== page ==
the enemy is us: an introduction
“Drop me down anywhere in America and I’ll tell you where I am: in America.” Martin Amis, The Moronic Inferno
Amis had a great eye for detail but it was wasted in America. Dallas, Denver, Detroit; one was pretty much like all the rest. Imagine Amis on a book tour. In every city he stayed at Hilton, ate in Applebee’s, and shopped at Banana Republic. The readings were always at Barnes & Noble and the coffee was always from Starbucks.
The exception was New York City. “Heat, money, sex, fever—this is it, this is New York, this is first class, this is the sharp end,” Amis wrote in Money. “All the contention, the democracy, all the italics in the air.”
Thirty years after Money was published, when Amis moved to New York, he must have noticed that the gulf between the city and the country had narrowed. New York had always been a city of extremes but the rough edges had been filed down for tourists and corporations. The poor had been pushed into the farthest corners of the city, the street walkers rousted, Times Square had become Disneyland. Every corner featured a chain business that had previously avoided the city. And in 2019, the coup de grâce, the gated community, arrived in the form of Hudson Yards, a development where geographic isolation and high prices do what fences and security guards do in the rest of the country.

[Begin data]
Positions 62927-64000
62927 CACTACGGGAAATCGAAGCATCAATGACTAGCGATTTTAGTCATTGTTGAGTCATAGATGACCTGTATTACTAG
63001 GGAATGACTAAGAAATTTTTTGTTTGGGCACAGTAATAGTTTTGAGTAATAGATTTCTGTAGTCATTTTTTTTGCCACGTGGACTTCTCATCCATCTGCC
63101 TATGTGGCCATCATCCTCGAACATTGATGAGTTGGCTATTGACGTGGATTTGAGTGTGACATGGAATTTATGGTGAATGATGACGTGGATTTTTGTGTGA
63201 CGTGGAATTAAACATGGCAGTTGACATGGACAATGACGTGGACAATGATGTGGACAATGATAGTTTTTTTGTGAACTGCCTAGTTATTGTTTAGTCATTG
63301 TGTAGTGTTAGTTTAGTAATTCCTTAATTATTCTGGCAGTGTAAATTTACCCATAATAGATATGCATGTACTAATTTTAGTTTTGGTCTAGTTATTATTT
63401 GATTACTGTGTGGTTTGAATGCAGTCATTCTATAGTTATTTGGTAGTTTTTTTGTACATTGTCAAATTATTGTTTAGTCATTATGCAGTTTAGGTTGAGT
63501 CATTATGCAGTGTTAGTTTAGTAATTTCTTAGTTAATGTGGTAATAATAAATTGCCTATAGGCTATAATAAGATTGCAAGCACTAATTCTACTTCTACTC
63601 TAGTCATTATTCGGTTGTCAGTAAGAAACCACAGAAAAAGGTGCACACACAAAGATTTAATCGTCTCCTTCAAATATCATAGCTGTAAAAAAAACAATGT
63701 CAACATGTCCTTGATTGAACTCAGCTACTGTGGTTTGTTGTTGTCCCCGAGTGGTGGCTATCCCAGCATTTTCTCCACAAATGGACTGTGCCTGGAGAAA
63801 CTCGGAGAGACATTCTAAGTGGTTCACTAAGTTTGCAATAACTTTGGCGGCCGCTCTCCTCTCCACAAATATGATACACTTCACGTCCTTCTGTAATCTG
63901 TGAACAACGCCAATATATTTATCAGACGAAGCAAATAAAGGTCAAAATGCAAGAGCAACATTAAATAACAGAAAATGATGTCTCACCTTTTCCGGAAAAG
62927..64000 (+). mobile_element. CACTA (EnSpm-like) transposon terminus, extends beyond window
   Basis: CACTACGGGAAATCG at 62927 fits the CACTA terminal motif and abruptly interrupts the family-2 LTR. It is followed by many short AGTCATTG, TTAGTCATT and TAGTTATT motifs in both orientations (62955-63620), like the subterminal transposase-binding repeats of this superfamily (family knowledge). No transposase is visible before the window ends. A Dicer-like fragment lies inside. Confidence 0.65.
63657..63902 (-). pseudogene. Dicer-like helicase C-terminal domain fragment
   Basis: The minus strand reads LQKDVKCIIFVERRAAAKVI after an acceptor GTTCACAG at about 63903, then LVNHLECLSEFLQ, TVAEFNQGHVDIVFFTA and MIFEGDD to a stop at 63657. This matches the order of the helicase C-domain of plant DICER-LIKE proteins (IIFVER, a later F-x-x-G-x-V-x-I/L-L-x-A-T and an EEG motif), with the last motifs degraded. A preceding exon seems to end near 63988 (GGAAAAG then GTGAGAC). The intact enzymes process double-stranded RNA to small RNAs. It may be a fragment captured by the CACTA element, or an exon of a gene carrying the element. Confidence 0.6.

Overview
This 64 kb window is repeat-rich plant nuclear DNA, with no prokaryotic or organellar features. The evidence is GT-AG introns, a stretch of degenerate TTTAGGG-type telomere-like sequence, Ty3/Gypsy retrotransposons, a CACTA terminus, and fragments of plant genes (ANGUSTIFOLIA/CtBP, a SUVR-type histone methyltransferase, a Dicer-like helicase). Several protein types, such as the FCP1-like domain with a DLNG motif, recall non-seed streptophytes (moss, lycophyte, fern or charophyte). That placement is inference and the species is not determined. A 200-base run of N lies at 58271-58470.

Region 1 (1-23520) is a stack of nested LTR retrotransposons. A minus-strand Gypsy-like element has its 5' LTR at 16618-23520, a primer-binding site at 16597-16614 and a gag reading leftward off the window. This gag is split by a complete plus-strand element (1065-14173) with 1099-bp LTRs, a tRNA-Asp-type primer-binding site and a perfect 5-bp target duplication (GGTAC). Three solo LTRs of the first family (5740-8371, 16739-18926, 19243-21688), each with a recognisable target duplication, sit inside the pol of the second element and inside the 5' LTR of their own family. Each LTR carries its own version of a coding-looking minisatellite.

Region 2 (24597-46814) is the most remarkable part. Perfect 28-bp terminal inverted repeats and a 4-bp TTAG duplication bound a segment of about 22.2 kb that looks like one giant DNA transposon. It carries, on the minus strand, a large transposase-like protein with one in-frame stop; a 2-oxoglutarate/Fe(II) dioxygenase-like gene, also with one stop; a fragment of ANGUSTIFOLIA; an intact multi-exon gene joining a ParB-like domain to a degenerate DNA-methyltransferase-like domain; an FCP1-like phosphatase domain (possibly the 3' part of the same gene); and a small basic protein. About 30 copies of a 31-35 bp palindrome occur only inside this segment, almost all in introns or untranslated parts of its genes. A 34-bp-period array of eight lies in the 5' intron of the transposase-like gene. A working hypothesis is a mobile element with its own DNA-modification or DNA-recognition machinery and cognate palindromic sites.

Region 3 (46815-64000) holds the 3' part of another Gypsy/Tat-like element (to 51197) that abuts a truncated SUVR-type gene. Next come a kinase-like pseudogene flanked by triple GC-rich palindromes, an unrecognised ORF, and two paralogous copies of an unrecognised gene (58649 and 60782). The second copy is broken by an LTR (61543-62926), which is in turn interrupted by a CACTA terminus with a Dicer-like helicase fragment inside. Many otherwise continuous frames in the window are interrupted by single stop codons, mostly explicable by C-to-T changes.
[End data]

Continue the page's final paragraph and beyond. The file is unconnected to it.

I don’t like it. I want a city with soul and New York is losing the one it spent centuries finding.
I want to end this dirge on a positive note and what could be better news for New Yorkers than bad news for Olive Garden. It’s hard to explain but New Yorkers have a deep, admittedly irrational, loathing for that Orlando-based corporation. The good news is that all but one of their locations have closed, presumably due to a lack of customers. Only Times Square is left, which means that the restaurant must go weeks without a New Yorker walking through its doors. Olive Garden should have realized that, even after Hudson Yards, we have more sense than that.